|Our friends surprised us with an anniversary dinner last night. |
We thought we were just doing our normal wine and cheese night.
Instead, we had a delicious meal and celebrated with champagne and cake.
1. Have a firm foundation. Before we were married, Stan told me he would never discuss divorce NO MATTER WHAT. That was a solid foundation over the years. In the difficult times, and in 30 years there have been some, we have never discussed divorce or even a separation. Those two words were not in our marriage vocabulary.
2. Love is a choice. Some days your spouse is harder to love, heck some days they are harder to like! But loving someone is a deliberate action. Most mornings we woke up and just loved one another. There have been days where it would have been easy to give in and say, "This is too hard, I just don't love him/her any longer." Instead, it is in those days that it is so important to decide, in spite of the way I feel, in spite of the circumstance that has me so upset, I am choosing to love my mate.
3. Love selflessly. This is one of the hardest actions of all. We are born selfish, we want our needs met and we want our way. Putting your self aside and love someone without any expectations of anything in return, that is selfless love. Some will say that marriage is a 50-50 deal but I believe that marriage is a 100-0 on both parties. If you are both giving 100 % of yourself, what else could that person need? Is this possible all the time? Of course not. We're human and selfish but it is definitely worth striving toward.
4. Forgive unconditionally. Let me set a disclaimer here, Stan nor I have ever had an affair nor have I ever been abused. So this, and any of the other life lessons, are not reflections on those of you that are, or have been, in marriages of cheaters or abusers. In normal day-to-day living, little and big things can place barriers in your relationship. Forgive. Forgive before you're asked. Forgive before it's deserved. Forgive because we love selflessly. Forgive and it is much easier when we are the cause of the problem to be forgiven.
5. Support/encourage fully. When your mate makes a decision, when they love an activity, when they have a plan, support fully. This is one of my biggest failings. It is very difficult to support something I am totally not a part of but I know the importance and it's something I work on daily.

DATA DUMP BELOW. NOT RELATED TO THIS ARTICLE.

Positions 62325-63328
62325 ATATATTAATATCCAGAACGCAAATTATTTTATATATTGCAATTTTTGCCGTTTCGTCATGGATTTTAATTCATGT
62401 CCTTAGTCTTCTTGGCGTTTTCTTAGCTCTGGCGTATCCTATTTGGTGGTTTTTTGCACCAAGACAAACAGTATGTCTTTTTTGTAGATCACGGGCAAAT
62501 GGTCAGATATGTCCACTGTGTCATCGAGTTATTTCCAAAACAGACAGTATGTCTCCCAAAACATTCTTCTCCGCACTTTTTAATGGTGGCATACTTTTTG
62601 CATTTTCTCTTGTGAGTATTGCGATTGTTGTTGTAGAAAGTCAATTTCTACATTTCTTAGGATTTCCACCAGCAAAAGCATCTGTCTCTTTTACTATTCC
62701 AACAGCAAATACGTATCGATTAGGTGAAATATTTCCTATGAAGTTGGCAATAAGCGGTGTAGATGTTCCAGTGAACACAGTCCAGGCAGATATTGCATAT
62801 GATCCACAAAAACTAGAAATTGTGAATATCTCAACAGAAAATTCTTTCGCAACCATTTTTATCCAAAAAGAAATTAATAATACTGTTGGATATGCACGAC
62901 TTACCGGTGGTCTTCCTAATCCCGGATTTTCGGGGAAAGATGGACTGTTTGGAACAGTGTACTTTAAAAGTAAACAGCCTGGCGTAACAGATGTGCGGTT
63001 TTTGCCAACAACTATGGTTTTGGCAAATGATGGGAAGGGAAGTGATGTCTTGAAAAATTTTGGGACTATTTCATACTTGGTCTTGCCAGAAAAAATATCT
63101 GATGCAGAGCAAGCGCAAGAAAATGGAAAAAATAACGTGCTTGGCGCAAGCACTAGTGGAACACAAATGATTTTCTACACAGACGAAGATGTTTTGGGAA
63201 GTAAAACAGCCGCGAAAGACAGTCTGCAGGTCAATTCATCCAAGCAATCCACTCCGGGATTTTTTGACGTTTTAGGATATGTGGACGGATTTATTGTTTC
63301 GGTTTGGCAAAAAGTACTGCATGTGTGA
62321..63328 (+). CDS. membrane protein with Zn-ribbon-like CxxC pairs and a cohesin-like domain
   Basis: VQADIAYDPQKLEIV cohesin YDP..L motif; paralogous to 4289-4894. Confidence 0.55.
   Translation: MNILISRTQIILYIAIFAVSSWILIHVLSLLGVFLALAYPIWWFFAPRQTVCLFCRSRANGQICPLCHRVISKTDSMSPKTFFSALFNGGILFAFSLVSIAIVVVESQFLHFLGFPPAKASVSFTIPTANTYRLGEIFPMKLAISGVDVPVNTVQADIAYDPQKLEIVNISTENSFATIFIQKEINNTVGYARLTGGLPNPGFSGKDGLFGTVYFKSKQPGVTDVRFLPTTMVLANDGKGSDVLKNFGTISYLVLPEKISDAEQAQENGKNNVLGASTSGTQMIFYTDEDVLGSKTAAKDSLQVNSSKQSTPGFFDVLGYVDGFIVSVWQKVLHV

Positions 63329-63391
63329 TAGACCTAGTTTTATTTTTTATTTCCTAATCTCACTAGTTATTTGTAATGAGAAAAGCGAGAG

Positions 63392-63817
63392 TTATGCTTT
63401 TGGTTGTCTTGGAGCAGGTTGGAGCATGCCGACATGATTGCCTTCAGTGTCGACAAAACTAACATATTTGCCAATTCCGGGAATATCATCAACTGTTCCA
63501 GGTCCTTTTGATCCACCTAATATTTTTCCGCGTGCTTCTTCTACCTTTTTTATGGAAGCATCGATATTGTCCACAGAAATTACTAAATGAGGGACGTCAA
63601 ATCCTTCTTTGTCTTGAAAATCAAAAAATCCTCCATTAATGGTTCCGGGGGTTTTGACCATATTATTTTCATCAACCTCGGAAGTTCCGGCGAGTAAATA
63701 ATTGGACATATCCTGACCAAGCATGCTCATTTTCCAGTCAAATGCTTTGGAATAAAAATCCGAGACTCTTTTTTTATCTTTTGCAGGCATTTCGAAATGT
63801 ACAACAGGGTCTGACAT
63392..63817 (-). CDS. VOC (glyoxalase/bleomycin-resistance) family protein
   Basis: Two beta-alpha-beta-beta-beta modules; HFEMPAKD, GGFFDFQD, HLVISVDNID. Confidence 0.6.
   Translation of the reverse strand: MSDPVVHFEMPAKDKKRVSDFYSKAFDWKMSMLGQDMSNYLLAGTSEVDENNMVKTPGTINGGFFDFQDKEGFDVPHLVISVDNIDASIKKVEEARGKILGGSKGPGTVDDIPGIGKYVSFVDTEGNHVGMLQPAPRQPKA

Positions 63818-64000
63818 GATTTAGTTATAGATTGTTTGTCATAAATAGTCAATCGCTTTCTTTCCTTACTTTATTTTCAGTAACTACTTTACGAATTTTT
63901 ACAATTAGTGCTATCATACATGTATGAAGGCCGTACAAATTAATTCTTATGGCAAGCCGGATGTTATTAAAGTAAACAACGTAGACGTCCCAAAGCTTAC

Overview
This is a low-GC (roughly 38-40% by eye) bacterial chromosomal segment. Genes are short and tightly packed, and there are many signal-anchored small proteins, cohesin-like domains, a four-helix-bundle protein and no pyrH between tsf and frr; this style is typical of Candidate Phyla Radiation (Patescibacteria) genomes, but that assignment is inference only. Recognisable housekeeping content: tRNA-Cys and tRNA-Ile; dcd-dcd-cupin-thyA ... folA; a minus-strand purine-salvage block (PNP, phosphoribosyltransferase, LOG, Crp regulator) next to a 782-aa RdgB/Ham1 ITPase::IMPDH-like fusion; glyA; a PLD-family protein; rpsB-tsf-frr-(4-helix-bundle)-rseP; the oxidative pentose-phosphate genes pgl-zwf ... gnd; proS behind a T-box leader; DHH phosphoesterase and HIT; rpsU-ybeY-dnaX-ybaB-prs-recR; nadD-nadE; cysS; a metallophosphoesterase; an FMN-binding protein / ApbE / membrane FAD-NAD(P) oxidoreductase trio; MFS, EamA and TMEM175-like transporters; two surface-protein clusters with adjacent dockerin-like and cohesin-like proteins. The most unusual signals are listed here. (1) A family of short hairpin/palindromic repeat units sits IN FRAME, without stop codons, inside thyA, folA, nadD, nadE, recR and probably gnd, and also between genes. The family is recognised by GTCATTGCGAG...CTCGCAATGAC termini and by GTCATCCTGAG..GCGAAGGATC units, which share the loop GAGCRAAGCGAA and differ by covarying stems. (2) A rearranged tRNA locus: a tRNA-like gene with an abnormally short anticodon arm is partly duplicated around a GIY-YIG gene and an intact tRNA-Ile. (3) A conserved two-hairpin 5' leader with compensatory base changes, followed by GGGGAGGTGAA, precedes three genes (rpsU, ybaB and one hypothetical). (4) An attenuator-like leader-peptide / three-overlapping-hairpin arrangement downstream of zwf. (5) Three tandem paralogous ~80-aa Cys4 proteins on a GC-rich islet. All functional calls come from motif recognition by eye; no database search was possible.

6. Be physically affectionate. This should be an easy one but to some, not so much. I am a hugger and thankfully, Stan is as well. Be available to your spouse in bed and out of it. Hold hands, hug, kiss. It is difficult to place barriers in a relationship when the physical side of your marriage is good. And ladies, turn off your brain and focus on your husband in the moment. Enough said... :).
7. Have each other's back in front of the kids. If you have children, be each other's back up and never contradict one another in front of the kids. Discuss in private any disagreements about discipline, etc. Your children need to see you as partners. They will respect your husband/wife only if you respect first.
8. Do not take your marriage for granted or think you are immune to difficulties. In the last 10 years, my dad died of cancer, Stan's best friend was killed in an accident, a friends marriage crumbled, Stan had a very serious bicycle accident, we became empty-nesters, our children had difficulties, a job was lost, we were notified and had to tell a dear friend her youngest son was killed in a helicopter crash. Life is hard and those hardships can rob a marriage of joy and closeness or it can draw you closer. This is another one of those deliberate choices to not let life tear apart but instead choose to build a firmer marriage. And in this same thought, make time for just the two of you. When money is tight, do free things by going to the park, take a walk, etc. When money is not an issue, go on date nights, travel. Either way, make your marriage a priority.
9. Cultivate friendships with other couples who encourage your marriage. We have been blessed over our 30 years of marriage to always have at least one or two very close couple friends. They have walked our marriage with us, encouraged in hard times, laughed in the good times and cried with us in the grieving times. They are invaluable to us.
10. Develop a mutual faith base. Stan and I spent the first 6 years of our marriage rootless. It was when we both made commitments to live a committed relationship, not with just one another, but with God, that our marriage really began to thrive. Has it been pain-free, effortless and easy? No, but with the same belief system in place and God's merciful grace, here we are 30 years later. I can honestly say that I love Stan more today than ever. And tomorrow I will be able to say the same.
Do Stan and I get all of these right all of the time? Of course not. But we continue to try daily and we never give up!